In germany DSA is a very popular game, which apparently follows a similar premise. I didn't get it's appeal either.

But well, this doesn't have to be a problem for anyone. Just thought I might have gotten Golarion just wrong.

Sovereign Court

Eberron wins.

I really haven't got anything else to say. I still hold Eberron as the most inspiring campaign world.

The Exchange

Pathfinder Adventure Path Subscriber
Neithan wrote:
In germany DSA is a very popular game, which apparently follows a similar premise. I didn't get it's appeal either.

I agree that Dere (the DSA world) and Golarion share certain similarities. I guess, "everything" means to me that they have much more simulationistic elements than let's say, Eberron. In my mind they both are what the Realms could have been if wholly developed under the control of Ed Greenwood without being influenced by major business decisions.

For me settings with a specific theme shouldn't be created on a larger scale than a nation (or maybe a country). This has to do with how our own world functions. Golarion is much more similar to our own world than Eberron is. That's the appeal it has for me: not being a monolithic setting without diversity.

Now not to be misunderstood, I'm a huge Eberron fan but as I found out for myself there are stories clearly written to be told in Eberron and there are others that aren't.

That's what makes Golarion so appealing: I have yet to find a story I'd like to tell which I can't tell in Golarion. And through all this diversity it succeeds in feeling like one world, not a bunch of different settings thrown together.

P.S. May be I could express myself a bit better: I didn't mean that there are storys that can't be told in Eberron. But there are storys without the elements making Eberron such a specific place. Which most often mean that major rewriting is due to make it fittin into the setting without changing Eberron to [insert generic place].

Dark Archive

Matthew Morris wrote:

A few modules set in the 'troubled' areas, and the fate of Taldor's expansion/contraction could be determined by the Pathfinder Society and which faction 'won' the year prior.

So Cheliax will finally get a Vassal?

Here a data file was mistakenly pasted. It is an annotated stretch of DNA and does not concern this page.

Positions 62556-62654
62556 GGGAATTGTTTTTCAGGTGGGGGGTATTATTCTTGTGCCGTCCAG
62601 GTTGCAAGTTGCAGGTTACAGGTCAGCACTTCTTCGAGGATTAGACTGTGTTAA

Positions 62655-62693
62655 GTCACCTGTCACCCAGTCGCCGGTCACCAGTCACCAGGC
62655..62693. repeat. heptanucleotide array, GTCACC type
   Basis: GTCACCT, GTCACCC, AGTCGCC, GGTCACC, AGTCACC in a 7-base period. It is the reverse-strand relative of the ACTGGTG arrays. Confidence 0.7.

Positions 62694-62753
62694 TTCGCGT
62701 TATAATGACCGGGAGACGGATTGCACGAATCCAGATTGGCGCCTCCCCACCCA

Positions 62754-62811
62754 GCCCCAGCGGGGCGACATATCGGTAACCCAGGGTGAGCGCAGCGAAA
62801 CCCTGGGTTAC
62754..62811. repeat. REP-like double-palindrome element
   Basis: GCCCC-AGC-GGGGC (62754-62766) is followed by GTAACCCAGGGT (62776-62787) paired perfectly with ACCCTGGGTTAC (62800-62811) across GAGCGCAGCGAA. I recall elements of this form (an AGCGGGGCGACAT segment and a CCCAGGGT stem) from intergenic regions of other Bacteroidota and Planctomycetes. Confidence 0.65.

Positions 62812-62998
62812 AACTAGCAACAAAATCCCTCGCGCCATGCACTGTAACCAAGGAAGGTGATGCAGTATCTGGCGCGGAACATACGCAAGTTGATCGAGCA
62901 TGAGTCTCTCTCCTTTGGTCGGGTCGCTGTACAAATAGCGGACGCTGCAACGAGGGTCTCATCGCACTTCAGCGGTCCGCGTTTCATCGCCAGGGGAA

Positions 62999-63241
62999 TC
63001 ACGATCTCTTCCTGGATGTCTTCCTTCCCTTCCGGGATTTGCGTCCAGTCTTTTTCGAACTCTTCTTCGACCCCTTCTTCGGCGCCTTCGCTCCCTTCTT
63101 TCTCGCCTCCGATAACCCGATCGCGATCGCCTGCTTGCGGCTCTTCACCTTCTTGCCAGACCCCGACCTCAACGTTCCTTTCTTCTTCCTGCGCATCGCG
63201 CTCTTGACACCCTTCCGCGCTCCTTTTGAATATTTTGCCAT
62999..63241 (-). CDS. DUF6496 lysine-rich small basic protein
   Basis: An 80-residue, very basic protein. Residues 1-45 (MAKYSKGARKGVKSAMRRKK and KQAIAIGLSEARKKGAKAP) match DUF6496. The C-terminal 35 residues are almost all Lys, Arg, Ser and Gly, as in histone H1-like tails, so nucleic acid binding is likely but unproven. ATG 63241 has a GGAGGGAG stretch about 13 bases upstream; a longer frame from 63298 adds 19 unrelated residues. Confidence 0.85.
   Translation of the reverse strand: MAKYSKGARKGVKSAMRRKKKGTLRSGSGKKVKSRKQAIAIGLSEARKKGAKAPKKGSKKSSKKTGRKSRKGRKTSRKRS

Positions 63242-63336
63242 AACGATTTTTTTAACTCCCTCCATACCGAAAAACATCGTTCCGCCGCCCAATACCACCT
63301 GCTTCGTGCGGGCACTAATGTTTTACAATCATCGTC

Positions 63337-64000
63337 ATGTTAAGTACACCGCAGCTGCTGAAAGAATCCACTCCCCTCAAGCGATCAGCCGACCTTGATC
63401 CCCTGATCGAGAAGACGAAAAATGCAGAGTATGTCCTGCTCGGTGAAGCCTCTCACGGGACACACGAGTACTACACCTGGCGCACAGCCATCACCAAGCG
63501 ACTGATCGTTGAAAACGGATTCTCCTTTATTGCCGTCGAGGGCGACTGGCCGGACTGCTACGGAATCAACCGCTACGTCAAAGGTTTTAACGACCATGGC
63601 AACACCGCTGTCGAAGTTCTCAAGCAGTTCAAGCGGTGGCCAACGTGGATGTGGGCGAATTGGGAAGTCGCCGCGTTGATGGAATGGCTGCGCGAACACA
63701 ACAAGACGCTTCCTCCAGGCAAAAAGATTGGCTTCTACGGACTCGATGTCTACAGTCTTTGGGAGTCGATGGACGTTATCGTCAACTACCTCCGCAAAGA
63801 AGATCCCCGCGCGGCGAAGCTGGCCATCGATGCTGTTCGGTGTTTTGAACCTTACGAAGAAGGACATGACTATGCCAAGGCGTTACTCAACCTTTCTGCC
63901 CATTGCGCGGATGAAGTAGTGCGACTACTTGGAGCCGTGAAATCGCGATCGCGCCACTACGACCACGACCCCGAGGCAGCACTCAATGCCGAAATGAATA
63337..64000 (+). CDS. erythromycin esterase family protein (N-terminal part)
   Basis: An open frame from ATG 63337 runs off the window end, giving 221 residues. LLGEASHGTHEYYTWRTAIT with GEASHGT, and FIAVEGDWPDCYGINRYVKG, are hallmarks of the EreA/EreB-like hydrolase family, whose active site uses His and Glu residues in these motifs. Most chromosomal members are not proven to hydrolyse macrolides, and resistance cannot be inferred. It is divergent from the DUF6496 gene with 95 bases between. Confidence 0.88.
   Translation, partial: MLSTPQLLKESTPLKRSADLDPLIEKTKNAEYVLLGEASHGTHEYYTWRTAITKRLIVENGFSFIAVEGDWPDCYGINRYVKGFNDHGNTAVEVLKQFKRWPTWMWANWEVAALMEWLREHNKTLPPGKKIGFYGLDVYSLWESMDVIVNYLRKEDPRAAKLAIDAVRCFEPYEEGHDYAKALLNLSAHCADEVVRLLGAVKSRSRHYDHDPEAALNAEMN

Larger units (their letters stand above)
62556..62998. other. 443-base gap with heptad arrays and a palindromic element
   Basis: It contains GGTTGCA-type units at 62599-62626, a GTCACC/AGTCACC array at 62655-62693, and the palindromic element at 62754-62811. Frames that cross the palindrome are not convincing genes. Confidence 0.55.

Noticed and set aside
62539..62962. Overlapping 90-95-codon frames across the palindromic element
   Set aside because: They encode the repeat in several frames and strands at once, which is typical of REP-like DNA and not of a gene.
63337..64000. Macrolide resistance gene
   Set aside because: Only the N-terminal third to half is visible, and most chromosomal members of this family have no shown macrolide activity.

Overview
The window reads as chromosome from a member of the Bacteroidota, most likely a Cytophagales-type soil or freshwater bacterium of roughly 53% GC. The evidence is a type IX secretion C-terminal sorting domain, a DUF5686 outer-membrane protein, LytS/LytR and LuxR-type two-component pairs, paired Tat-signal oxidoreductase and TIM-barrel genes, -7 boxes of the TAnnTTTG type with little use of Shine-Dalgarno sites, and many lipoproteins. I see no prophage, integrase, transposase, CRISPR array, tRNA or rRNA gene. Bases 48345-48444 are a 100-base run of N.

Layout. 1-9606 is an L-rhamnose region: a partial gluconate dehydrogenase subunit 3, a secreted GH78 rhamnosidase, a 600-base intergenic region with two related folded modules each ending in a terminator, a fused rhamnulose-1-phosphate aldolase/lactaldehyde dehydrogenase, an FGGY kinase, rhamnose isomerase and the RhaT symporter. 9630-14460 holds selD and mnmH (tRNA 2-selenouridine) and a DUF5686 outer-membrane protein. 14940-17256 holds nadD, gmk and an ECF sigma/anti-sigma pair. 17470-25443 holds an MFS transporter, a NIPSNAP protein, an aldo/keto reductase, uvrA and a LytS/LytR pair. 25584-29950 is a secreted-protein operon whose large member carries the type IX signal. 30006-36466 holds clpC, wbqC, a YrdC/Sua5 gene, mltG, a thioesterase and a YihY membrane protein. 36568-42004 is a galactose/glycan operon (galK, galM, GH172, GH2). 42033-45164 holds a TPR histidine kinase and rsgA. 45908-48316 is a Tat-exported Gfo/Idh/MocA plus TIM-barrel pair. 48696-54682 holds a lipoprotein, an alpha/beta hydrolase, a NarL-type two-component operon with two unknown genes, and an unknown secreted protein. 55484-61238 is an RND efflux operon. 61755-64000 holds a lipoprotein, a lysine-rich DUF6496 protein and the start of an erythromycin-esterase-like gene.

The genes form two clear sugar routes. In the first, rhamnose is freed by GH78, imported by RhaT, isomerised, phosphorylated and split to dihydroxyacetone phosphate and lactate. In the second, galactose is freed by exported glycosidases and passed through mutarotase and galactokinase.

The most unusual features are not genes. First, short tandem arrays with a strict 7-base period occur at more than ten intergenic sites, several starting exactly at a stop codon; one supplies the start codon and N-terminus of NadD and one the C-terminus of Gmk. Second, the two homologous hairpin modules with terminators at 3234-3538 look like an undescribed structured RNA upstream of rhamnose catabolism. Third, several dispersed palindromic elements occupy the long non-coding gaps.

Cool!


Modera wrote:
Golarian from Eberron? Well, Eberron does have the problem that once you hit level 13, the books basically describe you as stronger than anyone on the main continent.

That's a feature, not a bug! I like having the really high-level dangers (giants, dragons, outsiders, epic spellcasters) far away in my campaign world.


Neithan wrote:
MerrikCale wrote:
Neithan wrote:
What would you people here say is the basic "theme" of Golarion?
perhaps everything. It is very diverse. You can do pretty much everything in Golarion even the elves in space

Not to take any fun away from people who enjoy it. But in this case "everything" sounds pretty much like "nothing" to me.

In germany DSA is a very popular game, which apparently follows a similar premise. I didn't get it's appeal either.

But well, this doesn't have to be a problem for anyone. Just thought I might have gotten Golarion just wrong.

If you want a very specific flavour pick an appropriate country. 'Arabian nights'? Use Katapesh, Qadira or maybe Jalmeray. 'Frontier area with ancient magic-laden ruins'? Use Varisia. 'Evil realm with tyrannical overlord(s)'? Use Nidal or Cheliax. 'Gothic horror'? Use Ustalav. 'Merchants and intrigue'? Use Druma. 'Guerillas vs invaders'? Use Nirmathas vs Molthune. 'Crusade against evil/chaos'? Use Lastwall vs Belkzen or Mendev vs the World Wound. 'Decaying (Byzantine) Roman empire'? Use Taldor. 'Natives vs colonists'? Use Sargava. 'Ancient Egypt'? Use Osirion. 'Vikings'? Use Land of the Linnorm Kings. And that has nowhere near exhausted the options. Somewhere, if you want to run a game with a particular taste, there is probably a country close enough to what you want.

Edit:
The companion book for that country may not yet be out, but at some point I assume that it will be.